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Romanticism: Friedrich Karl Wilhelm von Schlegel: Excerpts from Selected Works (1798-1804)

In the following excerpts from Athenaeum Fragments (1798), The Fundamentals of Gothic Architecture (1803), and Appeal to Painters of the Present Day (1804), the writer, philosopher, poet, and literary critic Friedrich Karl Wilhelm von Schlegel (1772-1829) describes the characteristics of Romantic poetry. Athenaeum, a literary magazine edited by Schlegel and his brother August Wilhelm from 1798 to 1800, was the leading mouthpiece for Early Romanticism. The magazine featured literary fragments, and in this respect was uniquely well-suited to the Romantic movement, which took incompleteness as a leading theme. The following excerpts on Gothic architecture and painting identify two additional sources of Romantic inspiration: the ornamental imitation of nature in Gothic architecture and wild, uncorrupted nature itself.

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I. From Athenaeum Fragments (1798)

[ . . . ]

Romantic poetry is a progressive universal poetry. Its destiny is not merely to reunite all of the different genres and to put poetry in touch with philosophy and rhetoric. Romantic poetry wants to and should combine and fuse poetry and prose, genius and criticism, art poetry and nature poetry. It should make poetry lively and sociable, and make life and society poetic. It should poeticize wit and fill all of art's forms with sound material of every kind to form the human soul, to animate it with flights of humor. Romantic poetry embraces everything that is purely poetic, from the greatest art systems, which contain within them still more systems, all the way down to the sigh, the kiss that a poeticizing child breathes out in an artless song. Romantic poetry can lose itself in what is represented to the extent that one might believe that it exists solely to characterize poetic individuals of all types. But there is not yet a form which is fit to fully express an author's spirit. Thus many artists who only wanted to write a novel ended up presenting a kind of self-portrait. It alone is able to become a mirror of the entire surrounding world, an image of their age in the same manner as an epic. And yet it is Romantic poetry which can best glide between the portrayer and what is portrayed, free from all real and ideal interests. On the wings of poetic reflection, it can raise that reflection to a higher power and multiply it in an endless row of mirrors. Romantic poetry is capable of the highest and most comprehensive refinement [Bildung] – not merely from the inside out, but also from the outside in. In everything that should be a whole among its products, it organizes all parts similarly, through which a vision of an infinitely expanding classicism is opened. Romantic poetry is to the arts what wit is to philosophy and what society, company, friendship, and love are in life. Other kinds of poetry are finished and can now be fully analyzed. The Romantic form of poetry is still in the process of becoming. Indeed, that is its true essence, that it is always in the process of becoming and can never be completed. It cannot be exhausted by any theory, and only a divinatory criticism would dare to want to characterize its ideal. Romantic poetry alone is infinite, just as it alone is free and recognizes as its first law that the poetic will submits itself to no other law. The Romantic kind of poetry is the only one which is more than a kind – it is poetry itself. For, in a certain sense, all poetry is or should be Romantic.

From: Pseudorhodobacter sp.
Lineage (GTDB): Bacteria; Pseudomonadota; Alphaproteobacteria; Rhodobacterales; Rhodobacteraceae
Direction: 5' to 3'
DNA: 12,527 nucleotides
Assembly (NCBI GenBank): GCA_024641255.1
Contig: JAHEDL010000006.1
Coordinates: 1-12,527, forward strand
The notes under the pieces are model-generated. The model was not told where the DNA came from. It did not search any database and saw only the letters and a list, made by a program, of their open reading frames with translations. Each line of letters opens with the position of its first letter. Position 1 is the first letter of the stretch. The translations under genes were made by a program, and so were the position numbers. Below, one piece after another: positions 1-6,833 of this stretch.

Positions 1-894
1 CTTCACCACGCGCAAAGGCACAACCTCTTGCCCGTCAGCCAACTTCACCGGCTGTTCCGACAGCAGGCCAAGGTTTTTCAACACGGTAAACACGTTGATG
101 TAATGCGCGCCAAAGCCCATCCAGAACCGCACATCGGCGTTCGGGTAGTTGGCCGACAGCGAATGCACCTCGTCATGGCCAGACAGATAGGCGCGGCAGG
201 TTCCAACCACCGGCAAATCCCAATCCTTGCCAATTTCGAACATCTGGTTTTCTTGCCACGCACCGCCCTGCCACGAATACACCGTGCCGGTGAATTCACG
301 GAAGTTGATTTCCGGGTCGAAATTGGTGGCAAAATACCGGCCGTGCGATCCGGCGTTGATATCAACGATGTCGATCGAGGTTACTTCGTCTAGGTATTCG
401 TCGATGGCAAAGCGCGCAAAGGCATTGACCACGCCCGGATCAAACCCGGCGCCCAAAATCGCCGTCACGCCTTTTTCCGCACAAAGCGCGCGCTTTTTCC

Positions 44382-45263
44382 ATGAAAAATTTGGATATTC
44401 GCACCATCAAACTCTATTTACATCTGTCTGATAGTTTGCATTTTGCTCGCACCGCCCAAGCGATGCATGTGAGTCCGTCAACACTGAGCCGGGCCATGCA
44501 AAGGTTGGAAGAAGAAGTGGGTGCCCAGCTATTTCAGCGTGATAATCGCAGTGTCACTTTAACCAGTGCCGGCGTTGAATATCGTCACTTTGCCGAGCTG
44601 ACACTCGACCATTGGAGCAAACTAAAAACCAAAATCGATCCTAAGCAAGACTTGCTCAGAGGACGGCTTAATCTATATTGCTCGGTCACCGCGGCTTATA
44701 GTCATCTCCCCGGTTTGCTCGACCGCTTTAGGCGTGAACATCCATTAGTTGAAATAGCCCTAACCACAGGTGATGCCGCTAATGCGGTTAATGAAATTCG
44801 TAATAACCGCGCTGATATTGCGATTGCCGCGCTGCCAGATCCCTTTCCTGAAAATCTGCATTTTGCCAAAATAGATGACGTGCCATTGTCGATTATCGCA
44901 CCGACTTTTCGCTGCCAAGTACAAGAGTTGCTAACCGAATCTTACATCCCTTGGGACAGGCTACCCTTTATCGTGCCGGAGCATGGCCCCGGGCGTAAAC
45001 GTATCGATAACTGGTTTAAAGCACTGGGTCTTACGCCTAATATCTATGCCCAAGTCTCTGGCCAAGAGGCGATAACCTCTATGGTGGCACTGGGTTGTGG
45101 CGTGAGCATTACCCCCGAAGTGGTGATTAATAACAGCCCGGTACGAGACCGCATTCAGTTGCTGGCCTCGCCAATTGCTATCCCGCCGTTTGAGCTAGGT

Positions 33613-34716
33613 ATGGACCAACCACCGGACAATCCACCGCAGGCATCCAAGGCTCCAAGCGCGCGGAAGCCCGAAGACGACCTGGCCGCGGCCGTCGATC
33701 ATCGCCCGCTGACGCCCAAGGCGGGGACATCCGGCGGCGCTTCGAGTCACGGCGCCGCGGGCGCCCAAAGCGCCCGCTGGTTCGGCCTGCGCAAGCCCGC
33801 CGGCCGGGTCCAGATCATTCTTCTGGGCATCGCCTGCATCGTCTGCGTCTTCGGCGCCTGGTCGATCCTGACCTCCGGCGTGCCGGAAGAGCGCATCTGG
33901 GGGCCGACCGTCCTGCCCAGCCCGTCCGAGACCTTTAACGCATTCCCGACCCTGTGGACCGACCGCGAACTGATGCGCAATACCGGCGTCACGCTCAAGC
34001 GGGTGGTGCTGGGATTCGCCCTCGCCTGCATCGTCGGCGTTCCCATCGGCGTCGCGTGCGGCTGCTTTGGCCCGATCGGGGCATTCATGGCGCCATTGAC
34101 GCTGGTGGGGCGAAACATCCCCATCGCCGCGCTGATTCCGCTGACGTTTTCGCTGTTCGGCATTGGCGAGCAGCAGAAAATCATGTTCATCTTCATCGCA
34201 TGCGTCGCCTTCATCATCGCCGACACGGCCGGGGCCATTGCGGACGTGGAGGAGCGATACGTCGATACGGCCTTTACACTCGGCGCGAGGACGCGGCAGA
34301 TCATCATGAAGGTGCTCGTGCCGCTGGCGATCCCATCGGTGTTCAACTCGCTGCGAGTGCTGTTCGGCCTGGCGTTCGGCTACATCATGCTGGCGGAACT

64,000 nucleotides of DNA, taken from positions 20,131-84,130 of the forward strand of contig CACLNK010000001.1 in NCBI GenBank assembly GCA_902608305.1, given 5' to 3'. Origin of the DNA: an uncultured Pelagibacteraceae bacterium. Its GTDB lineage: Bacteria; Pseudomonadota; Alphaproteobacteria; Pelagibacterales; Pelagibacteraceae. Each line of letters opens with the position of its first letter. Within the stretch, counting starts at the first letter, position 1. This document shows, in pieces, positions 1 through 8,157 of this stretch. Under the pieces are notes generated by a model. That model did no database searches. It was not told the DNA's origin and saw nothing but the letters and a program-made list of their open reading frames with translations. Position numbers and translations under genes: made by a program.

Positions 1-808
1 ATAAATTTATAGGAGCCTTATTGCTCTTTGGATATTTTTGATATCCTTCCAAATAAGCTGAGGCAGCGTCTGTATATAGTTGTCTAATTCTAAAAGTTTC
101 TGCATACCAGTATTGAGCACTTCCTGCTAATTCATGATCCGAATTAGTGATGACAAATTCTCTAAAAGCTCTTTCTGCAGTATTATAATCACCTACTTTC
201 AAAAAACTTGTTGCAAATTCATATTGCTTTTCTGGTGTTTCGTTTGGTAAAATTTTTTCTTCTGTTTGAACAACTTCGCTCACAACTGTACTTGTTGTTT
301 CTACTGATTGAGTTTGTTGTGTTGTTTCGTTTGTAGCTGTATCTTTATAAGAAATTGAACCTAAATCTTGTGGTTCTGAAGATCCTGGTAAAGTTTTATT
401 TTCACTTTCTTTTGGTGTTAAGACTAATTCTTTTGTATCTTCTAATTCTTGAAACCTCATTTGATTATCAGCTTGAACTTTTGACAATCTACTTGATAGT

[ . . . ]

Translation: Jonathan Skolnik

Source of original German text: Friedrich Schlegel, Kritische Schriften, ed., Wolfdietrich Rasch. Munich: Carl Hanser Verlag, 1958, pp. 37-38.

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